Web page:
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Deep Zoom Image Generation with DeepZoomTools.DLL

Posted in Silverlight | Deep Zoom at Wednesday, November 26, 2008 10:49 PM Pacific Standard Time

Yesterday I saw that the Expression Blend and Design team had blogged about the new DeepZoomTool.dll:

In our most recent release of Deep Zoom Composer, one of the major changes we made was to change how we generated the image tiles both for designing as well as exporting your Deep Zoom Content. In the past, ever since our first release at MIX, our image encoding was done using a combination of SparseImageTool.exe and ImageTool.exe command line tools. Starting with this release, we have retired those tools and have shifted to a preview version of a .NET based DLL that provides image generation capabilities.

Building Deep Zoom Images via code is something that I’ve wanted to do for some time. I’ve tried to figure out how to do this many different ways, but I’ve never gotten it to work. So I was pretty excited to try out this new API for Deep Zoom. I still don’t fully understand it all, but I was able to create a very simple program to generate a deep zoom image based on a bunch of photos.

First, I read all the image files into a List of strings. I created my code so that it will go into subfolders as well:

private static List<string> GetImagesInDirectory(string path)


    return GetImagesInDirectory(new DirectoryInfo(path));



private static List<string> GetImagesInDirectory(DirectoryInfo di)


    List<string> images = new List<string>();


    // get all the images in this directory first

    foreach (var fi in di.GetFiles("*.jpg"))





    // get all the directories with their images

    foreach (var sub in di.GetDirectories())





    return images;



Next, once you have the list of Images, you need to generate all the Deep Zoom images which are folders containing tiles of the image at different zoom levels. We generate these images using the ImageCreator. For a great overview on Deep Zoom and Tiles, check out Jaime Rodriguez: A deepzoom primer.

List<string> images = GetImagesInDirectory(source);

List<string> data = new List<string>();


foreach (var image in images)


    ImageCreator ic = new ImageCreator();


    ic.TileSize = 256;

    ic.TileFormat = ImageFormat.Jpg;

    ic.ImageQuality = 0.95;

    ic.TileOverlap = 0;


    string target = dest + "\\output_images\\" + Path.GetFileNameWithoutExtension(image);


    ic.Create(image, target);

    data.Add(Path.ChangeExtension(target, ".xml"));


Now we should have a bunch of folders and xml files in our “output_images” folder in our destination. Now that we’ve created all the images and their tiles we need to create the collection using the CollectionCreator. The collection creator takes in the list of xml files that we generated and creates another xml file plus some more image tiles.

CollectionCreator cc = new CollectionCreator();


cc.TileSize = 256;

cc.TileFormat = ImageFormat.Jpg;

cc.MaxLevel = 8;

cc.ImageQuality = 0.95;


cc.Create(data, dest + "\\output");


Now we can actually start to use our Deep Zoom image. However, we will need a Silverlight Deep Zoom project in order to display the images. To do this just create a Deep Zoom project, add an image or two, and then export it to a Silverlight Project. In that project delete the contents of the GeneratedImages folder inside of the client bin and then set the dest variable in the above code to the path of the GeneratedImages folder you just cleaned out. Point the source variable to a folder containing the folder you want to load the images from and run it. You should get an output.xml file in the GeneratedImages folder.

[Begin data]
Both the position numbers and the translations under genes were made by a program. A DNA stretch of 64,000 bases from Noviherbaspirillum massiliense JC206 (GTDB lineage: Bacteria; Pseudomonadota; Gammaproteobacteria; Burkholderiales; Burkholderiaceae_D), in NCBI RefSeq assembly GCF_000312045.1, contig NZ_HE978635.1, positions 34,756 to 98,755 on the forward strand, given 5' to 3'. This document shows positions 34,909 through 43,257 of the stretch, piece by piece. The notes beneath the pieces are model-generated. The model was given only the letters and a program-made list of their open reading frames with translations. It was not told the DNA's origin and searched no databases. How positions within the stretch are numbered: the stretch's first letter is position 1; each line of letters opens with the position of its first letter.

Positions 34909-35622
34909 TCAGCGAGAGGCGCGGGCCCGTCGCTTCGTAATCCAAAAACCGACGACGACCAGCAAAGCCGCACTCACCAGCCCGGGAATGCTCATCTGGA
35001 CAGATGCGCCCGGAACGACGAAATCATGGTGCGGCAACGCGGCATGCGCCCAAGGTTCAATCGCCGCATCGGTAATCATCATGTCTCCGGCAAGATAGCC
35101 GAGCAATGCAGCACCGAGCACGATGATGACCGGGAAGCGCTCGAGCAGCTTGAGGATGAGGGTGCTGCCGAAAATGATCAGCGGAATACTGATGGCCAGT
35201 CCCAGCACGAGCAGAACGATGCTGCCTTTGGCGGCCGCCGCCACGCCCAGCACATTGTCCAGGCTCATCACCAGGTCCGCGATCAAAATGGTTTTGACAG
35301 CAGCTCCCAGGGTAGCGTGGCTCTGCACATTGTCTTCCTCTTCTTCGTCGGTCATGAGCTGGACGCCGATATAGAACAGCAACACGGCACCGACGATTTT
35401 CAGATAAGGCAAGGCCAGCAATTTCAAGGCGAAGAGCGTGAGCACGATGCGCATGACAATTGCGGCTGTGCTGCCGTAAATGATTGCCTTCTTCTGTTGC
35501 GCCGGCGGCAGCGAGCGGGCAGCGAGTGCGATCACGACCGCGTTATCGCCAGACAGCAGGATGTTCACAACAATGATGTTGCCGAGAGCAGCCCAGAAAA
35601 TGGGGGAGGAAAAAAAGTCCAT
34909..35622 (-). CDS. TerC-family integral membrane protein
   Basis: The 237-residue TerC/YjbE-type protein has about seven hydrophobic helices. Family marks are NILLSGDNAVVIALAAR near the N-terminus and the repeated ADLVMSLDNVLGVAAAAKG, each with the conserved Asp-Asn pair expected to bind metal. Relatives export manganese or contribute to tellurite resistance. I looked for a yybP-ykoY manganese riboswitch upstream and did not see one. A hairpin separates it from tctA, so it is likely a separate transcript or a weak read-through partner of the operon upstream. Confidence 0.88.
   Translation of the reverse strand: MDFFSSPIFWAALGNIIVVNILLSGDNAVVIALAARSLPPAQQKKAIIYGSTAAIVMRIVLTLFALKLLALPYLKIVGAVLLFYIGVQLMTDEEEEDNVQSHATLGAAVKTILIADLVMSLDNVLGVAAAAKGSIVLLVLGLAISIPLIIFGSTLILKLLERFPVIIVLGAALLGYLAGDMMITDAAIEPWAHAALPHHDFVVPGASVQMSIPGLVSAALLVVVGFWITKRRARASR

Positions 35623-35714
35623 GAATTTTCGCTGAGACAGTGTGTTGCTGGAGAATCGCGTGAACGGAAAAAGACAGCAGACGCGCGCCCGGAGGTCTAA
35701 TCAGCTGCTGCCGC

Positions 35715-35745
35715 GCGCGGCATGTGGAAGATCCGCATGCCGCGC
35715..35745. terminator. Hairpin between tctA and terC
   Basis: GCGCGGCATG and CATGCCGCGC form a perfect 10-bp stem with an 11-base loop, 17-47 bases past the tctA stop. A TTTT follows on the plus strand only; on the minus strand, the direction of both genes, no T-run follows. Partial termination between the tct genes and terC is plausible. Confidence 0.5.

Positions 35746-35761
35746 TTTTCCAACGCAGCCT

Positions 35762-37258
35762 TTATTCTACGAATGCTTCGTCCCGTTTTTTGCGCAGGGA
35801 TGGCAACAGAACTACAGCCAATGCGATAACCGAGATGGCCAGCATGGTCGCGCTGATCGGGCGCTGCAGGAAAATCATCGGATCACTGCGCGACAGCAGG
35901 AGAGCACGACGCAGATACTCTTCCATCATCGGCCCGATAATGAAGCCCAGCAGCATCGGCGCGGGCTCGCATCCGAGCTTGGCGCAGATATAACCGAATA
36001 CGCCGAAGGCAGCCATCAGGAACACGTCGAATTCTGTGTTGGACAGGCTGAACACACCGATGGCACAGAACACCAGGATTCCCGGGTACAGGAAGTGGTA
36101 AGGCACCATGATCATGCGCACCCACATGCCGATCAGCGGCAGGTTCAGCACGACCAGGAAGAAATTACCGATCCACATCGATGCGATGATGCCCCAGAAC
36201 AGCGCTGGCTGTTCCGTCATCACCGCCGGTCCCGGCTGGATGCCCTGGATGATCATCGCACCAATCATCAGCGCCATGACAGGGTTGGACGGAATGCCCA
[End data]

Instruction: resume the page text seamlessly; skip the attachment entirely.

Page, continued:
You will need to make a couple of changes to the Silverlight project once you’ve done all that. First, we need to position our images since right now they are just a collection. We do this by setting the ViewportWidth and ViewportOrigin. I’m still trying to fully understand these, but the best explanation I’ve seen so far is also on Jaime Rodriguez’s blog: Working with Collections in Deep Zoom.

void msi_ImageOpenSucceeded(object sender, RoutedEventArgs e)


    //If collection, this gets you a list of all of the MultiScaleSubImages


    var x = 0.0;

    var y = 0.0;

    foreach (MultiScaleSubImage subImage in msi.SubImages)


        subImage.ViewportWidth = 5.333;

        subImage.ViewportOrigin = new Point(-x, -y);

        x += 1;


        if (x >= 5)


            y += 1.333;

            x = 0.0;




    msi.ViewportWidth = 1;


Now we’ve arranged out images on the viewport, but we also need to point the MultiScaleImage to our output.xml instead of what it was before (do that in the page.xaml file). Once we’ve done that we should be able to run and see our generated deep zoom!


There is still a lot of work to do on this, like figuring out the proper ViewPortWidth based on the number of images and image size, but this is a good starting point. I’m hoping to get some more time to play with this this weekend and I’ll post more as I figure it out.

Happy Thanksgiving!

Update: Just uploaded my project which should make it a lot easier to try out. Just set the source and dest variables, run the console app, and then build and run the website. Have fun!